As much as the players want to say “it’s just another game,” it was a real test — a test of the work they put in during the summer, and a test of the bet on roster continuity. And this time, unlike a year before, they passed with flying colors.
“It didn’t feel anything like last year just around here in general [today],” Nick Nurse said after the Raptors 108-105 win at Scotiabank Arena. “…They were ready. I thought just in general, just their body language and their communication they were having, they were really locked in in the morning prep and as well tonight… there was some really good hard play by us on the floor and diving to tip [loose] balls and things like that. And that, again, still takes you a long way in this league.”
All five starters scored at least 15 points, just like they all averaged last season, with Siakam leading the way with 23 points, 11 rebounds and 4 steals, leading bench groups with limited spacing to solid results by getting to his spots and finishing, including a frenzie in the third quarter when he kept his team in the game by scoring 6 straight points and setting up a Koloko putback for 2 more.
But all 10 guys who played (save for Juancho Hernangomez) chipped in in meaningful ways and with timely moments: O.G. Anunoby had 18-7-5 with 2 steals and 2 blocks, putting in a defensive masterclass against Donovan Mitchell down the stretch of the game; Gary Trent Jr. finished with 19 points on 4-8 from downtown; Fred VanVleet had 15 points, 5 assists and 4 steals; while Scottie Barnes finished with a game-high +20, chipping in 15 points and 11 rebounds while getting better as the game went along.
Even Dalano Banton, Thad Young and Precious Achiuwa had big moments off the bench, particularly on the defensive end, while rookie Christian Koloko was a standout in his Raptors debut, using his 7-foot-1 frame and 7-foot-5 wingspan to matchup with the Cavs’ supersized frontcourt and make things tough for them at the rim.
“I think it was a great experience for him. I don’t think he’s probably seen a Mobley and Jarrett Allen at the same time before in his playing career. And he played really well,” Nurse said of Koloko. “The best thing I thought he did, he got on the glass but he also got switched off onto some of their perimeter guys and he made them, kept them in front, and challenged with his length and that was a pretty good game for him for a rookie first time out.”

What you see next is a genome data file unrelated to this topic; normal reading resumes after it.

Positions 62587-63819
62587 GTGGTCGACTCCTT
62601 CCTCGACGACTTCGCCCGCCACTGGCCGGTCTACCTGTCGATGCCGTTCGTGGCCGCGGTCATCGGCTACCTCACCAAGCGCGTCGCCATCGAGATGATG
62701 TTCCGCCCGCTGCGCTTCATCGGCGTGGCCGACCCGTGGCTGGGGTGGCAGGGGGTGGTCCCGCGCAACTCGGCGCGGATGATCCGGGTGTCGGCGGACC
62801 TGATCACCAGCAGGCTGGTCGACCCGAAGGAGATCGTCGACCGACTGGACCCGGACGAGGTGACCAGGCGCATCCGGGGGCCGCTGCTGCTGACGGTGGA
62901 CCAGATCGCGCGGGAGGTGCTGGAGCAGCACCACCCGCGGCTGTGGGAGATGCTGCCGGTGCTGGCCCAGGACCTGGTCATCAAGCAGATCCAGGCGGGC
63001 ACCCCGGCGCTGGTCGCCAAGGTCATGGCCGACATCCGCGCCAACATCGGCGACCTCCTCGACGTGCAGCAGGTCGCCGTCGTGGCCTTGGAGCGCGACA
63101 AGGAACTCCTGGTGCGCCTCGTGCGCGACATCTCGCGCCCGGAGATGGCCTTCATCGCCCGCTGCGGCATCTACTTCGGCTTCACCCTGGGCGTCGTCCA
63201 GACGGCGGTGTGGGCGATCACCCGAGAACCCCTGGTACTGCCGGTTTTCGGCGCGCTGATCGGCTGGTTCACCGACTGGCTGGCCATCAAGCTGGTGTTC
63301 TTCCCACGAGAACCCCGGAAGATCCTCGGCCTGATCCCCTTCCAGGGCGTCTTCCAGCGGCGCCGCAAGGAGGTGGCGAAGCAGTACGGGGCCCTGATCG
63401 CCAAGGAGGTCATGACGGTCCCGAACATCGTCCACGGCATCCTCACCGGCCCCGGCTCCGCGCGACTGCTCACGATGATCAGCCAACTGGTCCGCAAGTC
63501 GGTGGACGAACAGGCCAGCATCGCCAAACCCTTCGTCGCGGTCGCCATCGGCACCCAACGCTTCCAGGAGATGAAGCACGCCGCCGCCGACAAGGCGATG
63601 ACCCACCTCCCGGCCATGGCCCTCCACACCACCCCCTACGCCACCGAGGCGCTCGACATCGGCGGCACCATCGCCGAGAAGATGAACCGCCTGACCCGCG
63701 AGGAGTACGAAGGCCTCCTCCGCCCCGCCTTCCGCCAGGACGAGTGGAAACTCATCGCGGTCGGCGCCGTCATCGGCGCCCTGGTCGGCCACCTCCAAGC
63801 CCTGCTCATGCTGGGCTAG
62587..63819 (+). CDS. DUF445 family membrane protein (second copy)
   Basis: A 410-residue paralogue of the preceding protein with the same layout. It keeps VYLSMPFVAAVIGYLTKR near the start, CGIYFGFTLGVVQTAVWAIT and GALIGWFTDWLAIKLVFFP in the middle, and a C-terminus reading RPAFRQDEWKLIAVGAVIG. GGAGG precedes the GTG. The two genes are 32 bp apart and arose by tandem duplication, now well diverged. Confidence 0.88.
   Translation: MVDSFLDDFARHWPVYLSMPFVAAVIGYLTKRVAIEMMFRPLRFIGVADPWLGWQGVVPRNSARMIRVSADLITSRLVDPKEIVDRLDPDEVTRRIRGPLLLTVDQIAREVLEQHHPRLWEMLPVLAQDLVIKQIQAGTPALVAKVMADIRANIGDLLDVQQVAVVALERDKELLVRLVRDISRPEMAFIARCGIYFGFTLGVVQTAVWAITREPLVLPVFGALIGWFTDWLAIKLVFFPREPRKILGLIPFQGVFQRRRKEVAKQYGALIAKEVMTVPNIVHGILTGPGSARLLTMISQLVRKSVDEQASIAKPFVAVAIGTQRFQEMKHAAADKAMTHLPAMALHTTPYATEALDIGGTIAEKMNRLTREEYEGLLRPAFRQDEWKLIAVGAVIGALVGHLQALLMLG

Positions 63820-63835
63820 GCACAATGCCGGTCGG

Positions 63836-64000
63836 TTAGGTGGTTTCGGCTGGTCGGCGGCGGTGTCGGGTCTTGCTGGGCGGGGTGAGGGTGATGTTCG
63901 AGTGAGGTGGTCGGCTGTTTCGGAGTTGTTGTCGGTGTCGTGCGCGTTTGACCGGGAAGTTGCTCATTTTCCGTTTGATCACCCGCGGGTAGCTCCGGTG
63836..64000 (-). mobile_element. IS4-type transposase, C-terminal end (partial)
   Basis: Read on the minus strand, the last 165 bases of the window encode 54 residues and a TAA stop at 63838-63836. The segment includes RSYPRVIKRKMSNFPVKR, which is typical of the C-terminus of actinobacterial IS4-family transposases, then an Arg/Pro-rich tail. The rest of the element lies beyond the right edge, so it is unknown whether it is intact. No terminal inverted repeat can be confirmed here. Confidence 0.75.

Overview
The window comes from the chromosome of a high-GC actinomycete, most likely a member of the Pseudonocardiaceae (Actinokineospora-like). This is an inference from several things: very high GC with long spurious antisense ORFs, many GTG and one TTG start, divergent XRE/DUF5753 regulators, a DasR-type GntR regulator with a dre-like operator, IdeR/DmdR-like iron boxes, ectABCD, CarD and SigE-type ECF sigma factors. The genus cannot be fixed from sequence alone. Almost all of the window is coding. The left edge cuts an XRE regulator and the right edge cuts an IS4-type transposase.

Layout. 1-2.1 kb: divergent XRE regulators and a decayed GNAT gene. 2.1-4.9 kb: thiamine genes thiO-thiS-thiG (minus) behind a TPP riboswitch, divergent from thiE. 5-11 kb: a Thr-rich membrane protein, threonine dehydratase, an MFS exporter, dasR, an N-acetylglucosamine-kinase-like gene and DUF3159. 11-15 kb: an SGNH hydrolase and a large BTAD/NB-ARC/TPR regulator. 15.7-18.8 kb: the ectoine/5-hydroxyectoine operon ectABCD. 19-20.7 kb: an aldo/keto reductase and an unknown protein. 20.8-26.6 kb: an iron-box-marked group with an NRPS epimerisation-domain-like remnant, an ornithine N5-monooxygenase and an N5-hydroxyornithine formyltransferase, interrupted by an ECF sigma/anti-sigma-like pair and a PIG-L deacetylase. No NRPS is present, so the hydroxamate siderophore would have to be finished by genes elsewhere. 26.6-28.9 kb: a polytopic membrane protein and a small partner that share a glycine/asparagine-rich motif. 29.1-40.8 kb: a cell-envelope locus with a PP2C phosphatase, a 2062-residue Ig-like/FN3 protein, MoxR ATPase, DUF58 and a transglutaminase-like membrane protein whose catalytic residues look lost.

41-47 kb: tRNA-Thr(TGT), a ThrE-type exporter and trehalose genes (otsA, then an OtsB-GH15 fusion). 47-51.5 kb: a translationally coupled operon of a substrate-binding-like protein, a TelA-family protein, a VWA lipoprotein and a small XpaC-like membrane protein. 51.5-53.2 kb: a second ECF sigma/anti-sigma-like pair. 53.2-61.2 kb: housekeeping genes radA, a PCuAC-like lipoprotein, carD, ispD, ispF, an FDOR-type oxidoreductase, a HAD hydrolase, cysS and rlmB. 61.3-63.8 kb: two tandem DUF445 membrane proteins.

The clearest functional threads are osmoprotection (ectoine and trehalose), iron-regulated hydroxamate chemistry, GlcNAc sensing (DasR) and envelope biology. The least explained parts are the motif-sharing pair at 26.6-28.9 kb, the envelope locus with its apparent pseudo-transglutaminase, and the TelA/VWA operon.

But more than any individual’s play was the maturity that the Raptors displayed and the way they executed down the stretch, especially in comparison to the way they opened last season, which was with mostly the exact same team, albeit now with a season of added experience. After all, Nurse said ahead of the season that “I’m expecting us to be hard to play against… I think we gotta be a team that outplays another team or every team that we’re playing. And that’s what I expect to see.” It was another way of saying that mediocre play wouldn’t be tolerated.
Against the Cavaliers, the Raptors were everywhere defensively — for better or worse, as there are still things to work on when it comes to limiting penetration — forcing 16 turnovers and allowing only 6 offensive rebounds while grabbing 12 themselves (despite being significantly undersized). All night they attacked the paint aggressively, getting to the free-throw line 32 times compared to just 23 for the Cavs. They finished the night outscoring the Cavs 20-7 in fast break points and 18-4 in second-chance points. A real blue-collar night at the office.
“They tend to migrate everybody down there,” Raptors coach Nick Nurse said of Cleveland’s defensive schemes. “We were taking it maybe a half a dribble too deep and then being swarmed.”
A player as gifted as Donovan Mitchell can render those players less effective with his explosiveness, but the Raptors don’t have that type of guard, either. Toronto, with all its skilled, lengthy defenders, never had an answer for him. Even with Garland exiting in the first half, it looked like Mitchell was headed for a “that’s why they brought me here” game every time he got switched on to anybody but Anunoby. The Raptors did not want to throw their full boat of assets at the Jazz for the guard in the offseason, and the Cavs did. For one night, you could see why. If Garland hadn’t left the game with an eye injury early on, he very well could have been the story.
“There are a lot of schemes and coverages that we’re flipping in and out of,” Nurse said of his team’s defence on Mitchell. “And I don’t really know how he does that. Like, I’ve never split a pick-and-roll in my life.”